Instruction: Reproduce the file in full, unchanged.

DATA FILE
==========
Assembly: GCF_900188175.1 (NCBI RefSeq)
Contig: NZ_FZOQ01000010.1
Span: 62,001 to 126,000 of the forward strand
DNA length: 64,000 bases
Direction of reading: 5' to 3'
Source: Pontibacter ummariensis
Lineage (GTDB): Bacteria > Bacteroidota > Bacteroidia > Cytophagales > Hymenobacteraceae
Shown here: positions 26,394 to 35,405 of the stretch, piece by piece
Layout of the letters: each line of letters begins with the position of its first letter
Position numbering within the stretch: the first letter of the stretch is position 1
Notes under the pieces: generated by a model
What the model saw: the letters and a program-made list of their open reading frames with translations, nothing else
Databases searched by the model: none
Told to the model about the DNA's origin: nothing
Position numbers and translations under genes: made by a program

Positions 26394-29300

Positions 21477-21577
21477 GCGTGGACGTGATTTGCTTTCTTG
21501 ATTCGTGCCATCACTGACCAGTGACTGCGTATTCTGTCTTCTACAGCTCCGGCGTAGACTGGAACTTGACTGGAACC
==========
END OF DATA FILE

Assembly: GCF_900188175.1 (NCBI RefSeq)
Contig: NZ_FZOQ01000010.1
Span: 62,001 to 126,000 of the forward strand
DNA length: 64,000 bases
Direction of reading: 5' to 3'
Source: Pontibacter ummariensis
Lineage (GTDB): Bacteria > Bacteroidota > Bacteroidia > Cytophagales > Hymenobacteraceae
Shown here: positions 26,394 to 35,405 of the stretch, piece by piece
Layout of the letters: each line of letters begins with the position of its first letter
Position numbering within the stretch: the first letter of the stretch is position 1
Notes under the pieces: generated by a model
What the model saw: the letters and a program-made list of their open reading frames with translations, nothing else
Databases searched by the model: none
Told to the model about the DNA's origin: nothing
Position numbers and translations under genes: made by a program

Positions 26394-29300

Positions 21477-21577
21477 GCGTGGACGTGATTTGCTTTCTTG
21501 ATTCGTGCCATCACTGACCAGTGACTGCGTATTCTGTCTTCTACAGCTCCGGCGTAGACTGGAACTTGACTGGAACC